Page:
Learning a new language can be fast and cheap… if you don’t do it in the traditional way. Here’s how I learned Portuguese
I’ve seen a lot of people interested in learning a new language, but most of them don’t do it because they are intimidated about the language itself thinking it’s very complicated or thinking it could be expensive to learn.
Those are fair concerns and, depending on the language you want to learn and/or your native language, it could probably become more complicated to learn one language than other. But there’s only one way to know: by doing it!
Some background on why the traditional way was not really great for me
I am from Ecuador and my native language is Spanish. I learned English when I was 14 years old (30 years ago) in the expensive way: my dad payed for English lessons at a prestigious University and I finished 8 levels. At the end, I was far from being able to communicate 100%, I always struggled speaking and listening, which is why I think that’s probably not the most efficient way of learning.
When I was 21, I got a job where I had to interact with English speakers and that forced me to use English everyday and I had to be able to communicate clearly, so I felt like all my language gaps where being filled little by little. I moved to the U.S. five years ago and my english has improved a lot from 10 years ago, but I’m still learning new words and phrases each day and honestly I don’t think I’ll ever finish learning.
Ever since I was 18, I wanted to learn a language different than English and I wanted it to be French just because it sounded nice (at least to me). However, I was very intimidated by it, it seemed so complex that I just kept relegating it for a long time. Finally, when I was 23, I decided to sign up for a traditional class (again) to go and learn it. It was expensive, it was a great experience since I made a some nice friends and I learned the language and the culture. However, when I dropped out of it after 8 levels, I could read, I could understand a lot, but I struggled speaking and writing it… Exactly the same problems I had with English. Which again, confirms that the traditional way is not the best way of learning a new language.
What are the main takeaways from these two experiences?:
- It was very time consuming.
- It was not cheap.
- I got some good experiences, but still needed to improve a lot in order to be able to have meaningful conversations with native speakers.
- Depending on the teacher, it can be either frustrating or boring. This happened to me in both classes, but on the French class was what made me decide to drop off after the 8th level.
- If you’re not very exposed to the real language/slang and only learn from your teacher and the book, you won’t master the language.
Then what is the modern approach?
I went to Brazil for the FIFA World Cup in 2014 and I instantaneously fell in love with the language, their really warm/hospital culture and the music! I felt so bad that I couldn’t communicate with them beyond basic words and signs, or “portunhol” (Portuguese mixed with Spanish).
I promised myself that I would learn it and come back to enjoy my tourist experience even more. However, I started asking about classes and they were expensive and time consuming, but I didn’t want to fall in the same trap again so I didn’t do it until the end of 2018 and the results were great. Here’s how I did it:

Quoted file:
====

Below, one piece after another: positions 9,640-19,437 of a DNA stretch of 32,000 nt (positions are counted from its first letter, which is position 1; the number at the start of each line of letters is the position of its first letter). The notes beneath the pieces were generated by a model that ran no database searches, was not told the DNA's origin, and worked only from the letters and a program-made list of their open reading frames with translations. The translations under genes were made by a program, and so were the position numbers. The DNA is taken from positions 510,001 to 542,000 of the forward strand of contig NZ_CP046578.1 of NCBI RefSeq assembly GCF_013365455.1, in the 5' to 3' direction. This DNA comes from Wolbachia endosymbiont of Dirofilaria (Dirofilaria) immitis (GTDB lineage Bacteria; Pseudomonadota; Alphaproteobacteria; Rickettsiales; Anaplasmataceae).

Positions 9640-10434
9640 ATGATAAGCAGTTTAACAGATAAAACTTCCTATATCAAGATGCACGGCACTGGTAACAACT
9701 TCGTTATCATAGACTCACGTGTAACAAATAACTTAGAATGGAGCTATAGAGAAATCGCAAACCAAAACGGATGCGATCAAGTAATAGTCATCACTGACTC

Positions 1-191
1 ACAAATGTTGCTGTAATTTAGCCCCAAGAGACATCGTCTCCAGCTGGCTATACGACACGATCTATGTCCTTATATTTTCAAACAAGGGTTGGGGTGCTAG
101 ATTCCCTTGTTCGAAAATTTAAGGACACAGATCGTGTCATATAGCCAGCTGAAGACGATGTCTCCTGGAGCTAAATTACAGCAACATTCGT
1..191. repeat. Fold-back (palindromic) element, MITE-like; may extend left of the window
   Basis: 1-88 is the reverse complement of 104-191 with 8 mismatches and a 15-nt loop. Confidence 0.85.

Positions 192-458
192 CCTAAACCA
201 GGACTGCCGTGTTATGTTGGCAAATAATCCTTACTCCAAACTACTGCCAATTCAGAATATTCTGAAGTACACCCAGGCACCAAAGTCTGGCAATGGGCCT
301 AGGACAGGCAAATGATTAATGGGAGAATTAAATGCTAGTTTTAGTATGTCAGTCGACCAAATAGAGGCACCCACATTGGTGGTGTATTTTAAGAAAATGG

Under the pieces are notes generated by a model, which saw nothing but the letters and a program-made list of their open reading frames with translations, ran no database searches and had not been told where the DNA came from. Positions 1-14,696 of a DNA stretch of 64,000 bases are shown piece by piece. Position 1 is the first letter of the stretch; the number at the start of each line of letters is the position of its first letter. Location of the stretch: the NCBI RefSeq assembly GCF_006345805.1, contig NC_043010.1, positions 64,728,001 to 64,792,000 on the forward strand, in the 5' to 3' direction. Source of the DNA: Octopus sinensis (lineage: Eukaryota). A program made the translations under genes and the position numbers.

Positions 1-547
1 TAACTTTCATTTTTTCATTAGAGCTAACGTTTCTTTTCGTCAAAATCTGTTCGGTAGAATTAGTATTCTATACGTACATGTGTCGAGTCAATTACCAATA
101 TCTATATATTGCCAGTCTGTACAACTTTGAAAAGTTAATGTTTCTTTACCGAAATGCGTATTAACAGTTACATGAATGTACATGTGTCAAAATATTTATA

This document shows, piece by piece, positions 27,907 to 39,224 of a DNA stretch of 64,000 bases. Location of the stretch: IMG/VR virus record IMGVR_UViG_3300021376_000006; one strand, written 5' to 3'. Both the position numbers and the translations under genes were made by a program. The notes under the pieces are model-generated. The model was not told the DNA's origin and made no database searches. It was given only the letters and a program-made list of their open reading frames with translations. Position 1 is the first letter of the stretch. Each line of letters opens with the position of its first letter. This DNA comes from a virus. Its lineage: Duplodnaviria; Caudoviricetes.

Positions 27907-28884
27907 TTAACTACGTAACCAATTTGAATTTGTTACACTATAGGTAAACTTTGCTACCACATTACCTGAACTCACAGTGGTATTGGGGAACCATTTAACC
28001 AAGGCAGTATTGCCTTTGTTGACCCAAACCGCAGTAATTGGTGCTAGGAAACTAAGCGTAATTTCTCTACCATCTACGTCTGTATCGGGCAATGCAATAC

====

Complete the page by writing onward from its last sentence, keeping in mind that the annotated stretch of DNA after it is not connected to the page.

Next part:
1. Basics — Duolingo
First step, to learn all the basics, complete the course in Duolingo.
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Duolingo is the world's most popular way to learn a language. It's 100% free, fun and science-based. Practice online on…
This is an AMAZING application to learn languages. It’s fun, straightforward, if has some level of gamification built into it and, most importantly, it’s FREE. The key here is investing your time learning and going through all the levels, it progressively, increases the complexity and you get a very good foundation.
I spent 15 to 30 minutes daily and finished the whole Portuguese course in less than 6 months. I sometimes did more than that time, but it was because I got so engaged with it that I wanted to keep going.
2. Listening — TuneIn
Practice your listening comprehension by listening to native speakers on the radio, with the TuneIn app.
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By the time I had went through 65% or 75% percent of the Duolingo course, I started listening to the radio in Portuguese. TuneIn has thousands of radios and podcasts from all over the world and in all languages. Finding a radio in Portuguese was very easy, there’s all kinds of radios but I found it more useful listening to the news. I used to listen radios from Brazil and Portugal in order to get more familiar with different accents. And once again, everything for free.
The time I spent listening to the radio varied a lot, but the key was to not make it a boring task. I did it while I was doing other things. For example:
- I was running 30 minutes to 2 hours on a daily basis back then, so I turned on my favorite Portuguese speaking radios and went on.
- Whenever I took a shower (to me that’s 10 to 15 minutes) I was also listening to the radio.
- When I was washing the dishes, I was also listening to the radio.
I kept listening to the radio during my whole learning journey and I still do from time to time.